In Canada, I learned that it was different. A victim of ignorance of Canadian public transportation norms, I acted the way I did in the United Kingdom and got piercing looks from some of the other passengers.
Don’t Enter A Bus Or Train While Passengers Are Alighting
In Canada, it is considered rude to board public transportation before letting passengers disembark. This might just be common knowledge depending on where you are in the world. Nonetheless, in different parts of the world, it is acceptable and normal to enter at your whim. It does not matter so long as you do not bump into another passenger.
Doing this causes the same problems associated with standing at the door. It blocks the entrance and exits of buses or trains. This leads to travel delays, which in turn result in people being late to wherever they need to be. Once again, Canadians dislike being late or waiting for someone who is late.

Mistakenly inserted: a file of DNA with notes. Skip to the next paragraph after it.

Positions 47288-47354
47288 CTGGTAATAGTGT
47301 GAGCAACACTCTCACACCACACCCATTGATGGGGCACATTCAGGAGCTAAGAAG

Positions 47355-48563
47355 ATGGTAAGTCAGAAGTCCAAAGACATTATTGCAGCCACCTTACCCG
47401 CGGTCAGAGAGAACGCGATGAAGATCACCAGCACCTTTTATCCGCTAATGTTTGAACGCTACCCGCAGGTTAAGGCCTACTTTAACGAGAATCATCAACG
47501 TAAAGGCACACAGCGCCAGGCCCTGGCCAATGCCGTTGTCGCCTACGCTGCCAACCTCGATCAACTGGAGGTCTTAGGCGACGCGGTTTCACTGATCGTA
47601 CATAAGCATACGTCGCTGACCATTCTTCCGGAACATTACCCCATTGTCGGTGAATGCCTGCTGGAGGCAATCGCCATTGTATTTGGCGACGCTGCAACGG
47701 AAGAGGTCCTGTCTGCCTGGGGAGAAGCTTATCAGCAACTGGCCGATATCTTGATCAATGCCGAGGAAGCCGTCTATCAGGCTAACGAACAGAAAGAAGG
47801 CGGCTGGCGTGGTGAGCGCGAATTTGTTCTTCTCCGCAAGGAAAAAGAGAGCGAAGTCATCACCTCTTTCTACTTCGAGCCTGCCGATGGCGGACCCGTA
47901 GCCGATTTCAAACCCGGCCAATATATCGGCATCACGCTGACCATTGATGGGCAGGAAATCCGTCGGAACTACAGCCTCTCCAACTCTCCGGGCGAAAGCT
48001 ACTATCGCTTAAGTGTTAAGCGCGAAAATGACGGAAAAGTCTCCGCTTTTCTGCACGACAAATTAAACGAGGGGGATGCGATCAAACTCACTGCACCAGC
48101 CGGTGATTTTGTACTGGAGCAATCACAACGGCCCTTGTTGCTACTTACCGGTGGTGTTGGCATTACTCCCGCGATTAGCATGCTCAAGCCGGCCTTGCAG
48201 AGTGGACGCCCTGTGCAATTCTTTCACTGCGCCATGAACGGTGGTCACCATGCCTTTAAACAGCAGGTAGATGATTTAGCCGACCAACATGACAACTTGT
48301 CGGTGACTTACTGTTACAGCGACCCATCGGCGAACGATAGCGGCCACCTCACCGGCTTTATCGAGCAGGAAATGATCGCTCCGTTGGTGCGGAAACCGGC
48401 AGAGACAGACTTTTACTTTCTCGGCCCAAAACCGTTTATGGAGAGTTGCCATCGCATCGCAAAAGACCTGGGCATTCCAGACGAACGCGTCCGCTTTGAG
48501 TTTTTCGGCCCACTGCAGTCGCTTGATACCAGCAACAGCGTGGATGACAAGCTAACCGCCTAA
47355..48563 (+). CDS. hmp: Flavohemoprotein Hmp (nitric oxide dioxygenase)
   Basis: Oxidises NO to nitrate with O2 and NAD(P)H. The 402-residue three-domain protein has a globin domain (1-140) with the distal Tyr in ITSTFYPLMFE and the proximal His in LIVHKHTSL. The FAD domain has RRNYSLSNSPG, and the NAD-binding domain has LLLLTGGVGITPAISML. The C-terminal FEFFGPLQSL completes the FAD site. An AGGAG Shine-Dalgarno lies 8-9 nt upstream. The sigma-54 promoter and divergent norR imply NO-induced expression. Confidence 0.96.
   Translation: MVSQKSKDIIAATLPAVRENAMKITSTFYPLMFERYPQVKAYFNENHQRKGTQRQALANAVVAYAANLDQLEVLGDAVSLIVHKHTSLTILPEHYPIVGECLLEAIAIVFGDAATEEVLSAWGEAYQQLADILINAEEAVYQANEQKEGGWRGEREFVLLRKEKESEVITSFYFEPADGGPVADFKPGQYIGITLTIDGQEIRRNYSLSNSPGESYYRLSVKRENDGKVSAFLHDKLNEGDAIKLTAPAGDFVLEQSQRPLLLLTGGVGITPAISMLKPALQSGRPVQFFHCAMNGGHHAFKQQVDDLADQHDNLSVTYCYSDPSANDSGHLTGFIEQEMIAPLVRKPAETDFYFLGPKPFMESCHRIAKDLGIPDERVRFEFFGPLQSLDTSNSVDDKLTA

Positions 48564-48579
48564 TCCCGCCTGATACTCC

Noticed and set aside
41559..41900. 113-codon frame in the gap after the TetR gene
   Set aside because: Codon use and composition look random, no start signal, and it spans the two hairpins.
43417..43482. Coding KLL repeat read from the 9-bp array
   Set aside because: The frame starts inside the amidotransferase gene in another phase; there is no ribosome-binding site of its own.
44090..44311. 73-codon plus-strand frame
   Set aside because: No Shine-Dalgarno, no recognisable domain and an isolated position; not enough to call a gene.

Here is an example:
I was in Singapore for vacation. Trains are a popular and affordable means of getting around the city. As I looked at how people behaved when trains arrive, I observed that commuters simply entered the train as a passenger was going out. There was no chance of bumping into each other since the doors are pretty wide.
Well, the doors on Canadian trains are sizable too. Nonetheless, I noticed how passengers patiently waited for all the passengers of the train to get off. Only after the last passenger got off did the passengers and myself get on.
Never Stand Too Close To Another Passenger
For this, we go back to the idea of how Canadians value their personal space.’
When taking public transportation, this is one of those unwritten rules you ought to be familiar with. Unfortunately, depending on where you are from, the rules for this could be “fluid”, if you will.
If you live in Japan, it is perfectly normal to be so physically close to another passenger that there is literally no room to take out your phone. As well, you only need to ask a Filipino about how common it is to be “sardined” inside a jeepney with 17 other passengers.